On the other hand, Oochigeaskw takes initiative. She does not let her disfigurement keep her from trying to see the invisible prince. She does not have a godmother to grant her wishes. Instead, she goes into the woods and builds a dress out of whatever she can forage. Another factor to consider is that Oochigeaskw is independent. In the Disney version, Cinderella has “her little friends the mice,” and in the Perrault version she has her trusty fairy godmother (Grant 249). In the Grimm version she is taken care of by two pigeons and a wish granting bird, and likewise for Sexton’s adaption of the story (241-43; 251). Oochigeaskw, however, is derided by everyone except for the prince’s sister. The only help she gets is a few wampum shells from the kinder of her two sisters (247). She is shouted at and shamed by the entire village, not just her cruel family. Despite this derision, she determines to give her best effort for a better life with the Invisible One, and she succeeds. Oochigeaskw is a role model of strength and determination despite difficulties.
“The Rough Faced Girl” possesses many good qualities that set it apart from other Cinderella stories, but its most distinguishing factor is simply the fact that it comes from a different culture. A child will hear the mainstream Cinderella story many times in his or her lifetime, but he or she may never hear the story of the “Rough-Faced Girl.” A child needs to hear the tale of an ugly heroine gaining success just as much as he or she needs to hear the story of a beautiful princess. A child will also benefit from being exposed to a different culture at a young age. Seeing how different societies work will fuel a child’s imagination and help the child realize how big the world really is. It will spark his or her curiosity to learn about other people and will, at the very least, give the child a more rounded perspective of the world he or she lives in.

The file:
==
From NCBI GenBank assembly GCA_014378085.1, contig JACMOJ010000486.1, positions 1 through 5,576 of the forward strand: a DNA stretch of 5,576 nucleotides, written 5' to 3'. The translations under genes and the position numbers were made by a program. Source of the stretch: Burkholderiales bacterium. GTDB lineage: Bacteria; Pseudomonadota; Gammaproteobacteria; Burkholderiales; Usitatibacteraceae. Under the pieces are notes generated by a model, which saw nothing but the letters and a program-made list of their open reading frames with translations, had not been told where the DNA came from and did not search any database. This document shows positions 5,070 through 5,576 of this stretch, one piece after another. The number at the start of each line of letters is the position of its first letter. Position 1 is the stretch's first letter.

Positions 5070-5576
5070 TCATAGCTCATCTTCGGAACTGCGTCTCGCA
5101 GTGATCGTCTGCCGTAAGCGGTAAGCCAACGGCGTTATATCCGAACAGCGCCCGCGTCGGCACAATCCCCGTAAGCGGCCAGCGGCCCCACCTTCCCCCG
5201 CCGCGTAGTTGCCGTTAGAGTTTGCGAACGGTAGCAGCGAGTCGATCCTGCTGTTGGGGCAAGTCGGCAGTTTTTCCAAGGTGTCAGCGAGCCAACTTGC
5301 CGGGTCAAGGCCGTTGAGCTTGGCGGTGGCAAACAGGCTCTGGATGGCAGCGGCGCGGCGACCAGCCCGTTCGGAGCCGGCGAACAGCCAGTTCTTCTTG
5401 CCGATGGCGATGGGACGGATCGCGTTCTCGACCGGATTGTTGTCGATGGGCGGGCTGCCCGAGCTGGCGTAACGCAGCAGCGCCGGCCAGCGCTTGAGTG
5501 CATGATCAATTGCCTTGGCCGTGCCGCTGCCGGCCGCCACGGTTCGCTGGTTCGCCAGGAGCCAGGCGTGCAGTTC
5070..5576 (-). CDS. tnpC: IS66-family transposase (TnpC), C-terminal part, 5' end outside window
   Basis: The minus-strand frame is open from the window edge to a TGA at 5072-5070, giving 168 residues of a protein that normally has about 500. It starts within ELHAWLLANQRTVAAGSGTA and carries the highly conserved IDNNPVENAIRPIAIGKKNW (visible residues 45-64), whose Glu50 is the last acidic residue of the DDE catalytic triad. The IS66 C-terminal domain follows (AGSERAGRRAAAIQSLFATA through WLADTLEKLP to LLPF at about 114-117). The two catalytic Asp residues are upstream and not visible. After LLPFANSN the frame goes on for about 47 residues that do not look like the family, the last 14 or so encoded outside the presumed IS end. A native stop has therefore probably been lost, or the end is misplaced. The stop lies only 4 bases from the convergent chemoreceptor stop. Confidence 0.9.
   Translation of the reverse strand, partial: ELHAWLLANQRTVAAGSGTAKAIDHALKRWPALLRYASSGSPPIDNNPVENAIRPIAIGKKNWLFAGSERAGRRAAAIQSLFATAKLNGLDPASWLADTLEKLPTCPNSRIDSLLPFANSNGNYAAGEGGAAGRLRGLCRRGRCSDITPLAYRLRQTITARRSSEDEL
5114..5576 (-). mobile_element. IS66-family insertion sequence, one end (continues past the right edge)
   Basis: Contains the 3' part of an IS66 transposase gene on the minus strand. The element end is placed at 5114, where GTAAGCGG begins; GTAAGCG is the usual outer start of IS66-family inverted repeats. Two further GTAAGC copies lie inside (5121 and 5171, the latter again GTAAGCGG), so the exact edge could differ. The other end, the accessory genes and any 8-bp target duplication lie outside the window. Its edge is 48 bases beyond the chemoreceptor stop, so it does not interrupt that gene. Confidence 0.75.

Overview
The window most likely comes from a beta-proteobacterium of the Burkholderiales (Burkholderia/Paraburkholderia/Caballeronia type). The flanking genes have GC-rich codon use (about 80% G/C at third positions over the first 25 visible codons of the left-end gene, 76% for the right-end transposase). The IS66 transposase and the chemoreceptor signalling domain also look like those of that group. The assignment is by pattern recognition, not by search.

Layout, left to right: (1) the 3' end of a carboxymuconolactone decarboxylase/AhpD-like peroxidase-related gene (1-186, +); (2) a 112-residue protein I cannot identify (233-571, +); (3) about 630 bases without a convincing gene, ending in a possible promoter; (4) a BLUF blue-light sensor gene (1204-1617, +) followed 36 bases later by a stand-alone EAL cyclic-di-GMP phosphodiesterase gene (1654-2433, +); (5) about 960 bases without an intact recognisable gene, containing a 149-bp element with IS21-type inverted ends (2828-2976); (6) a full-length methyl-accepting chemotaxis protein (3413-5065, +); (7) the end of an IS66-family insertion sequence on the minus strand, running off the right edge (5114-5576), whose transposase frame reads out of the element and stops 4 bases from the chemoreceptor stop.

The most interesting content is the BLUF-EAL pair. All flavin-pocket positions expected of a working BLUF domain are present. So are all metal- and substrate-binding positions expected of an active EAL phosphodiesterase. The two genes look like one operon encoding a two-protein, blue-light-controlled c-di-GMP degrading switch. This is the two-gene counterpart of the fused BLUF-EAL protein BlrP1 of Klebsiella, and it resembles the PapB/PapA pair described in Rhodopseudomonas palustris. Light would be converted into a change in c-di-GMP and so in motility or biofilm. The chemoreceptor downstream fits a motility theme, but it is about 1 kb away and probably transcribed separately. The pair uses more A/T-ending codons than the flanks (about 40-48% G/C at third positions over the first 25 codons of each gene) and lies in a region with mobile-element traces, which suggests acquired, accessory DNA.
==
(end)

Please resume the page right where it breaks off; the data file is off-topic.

Despite the benefits of reading this story to a child, some would say that it is too dark for a young person. The story is sad and focuses on the terrible plight of the young lady. It also contains violence, as the older sister burns Oochigeaskw with coals. A sensitive child could easily be confused or brought to tears by the treatment the Cinderella character suffers.

(an illustration showing the cruel sisters in contrast to the burnt and mistreated Oochigeaskw)

While I would agree that it may not be appropriate for a very young or oversensitive child, the violence is minimal and the sadness is appropriate. Furthermore, both the Grimm and the Sexton versions of Cinderella contain a larger quantity of more graphic violence than this story. For example, compared to “the maiden cut the toe off” and “[the prince] looked at her foot and saw the blood streaming from it,” “the wicked sister would burn her hands with and feet with hot cinders” seems mild (Grimm 244; “Oochigeaskw” 246). On another note, children today often find themselves in dark situations where they face real violence and mistreatment. Children need to hear that oppression can be overcome, because they are sure to face it at some point in their lives. Furthermore, the violence in the story opens up an opportunity for discussion. Talking with a child about the evil and its consequences will help the child to mature. The violence and sadness of this story actually makes it more valuable, not less so.
In conclusion, I recommend “The Rough-Faced Girl” as the Cinderella fairy tale of choice to read to your child. Not only does the story reinforce good morals, but it offers opportunities for discussion and an introduction to another culture. Oochigeaskw is a role model for children, demonstrating inward beauty as well as determination and initiative despite opposition. Fairytales fuel a child’s imagination, ethics, and even intelligence, and this Native American Cinderella story does just that—and more.



                                                          Works Cited
Behrens, Lawrence and Leonard J Rosen, eds. Writing and Reading across the Curriculum. 12th ed. Boston: Pearson, 2013. Print.
Grant, Campbell. “Walt Disney’s ‘Cinderella.’” Behrens and Rosen 247-49.
Grimm, Jakob and Wilhelm. “Cinderella.” Behrens and Rosen 240-45.
 “Oochigeaskw—The Rough-Faced Girl.” Behrens and Rosen 245-47.
Sexton, Anne. “Cinderella.” Behrens and Rosen 249-52.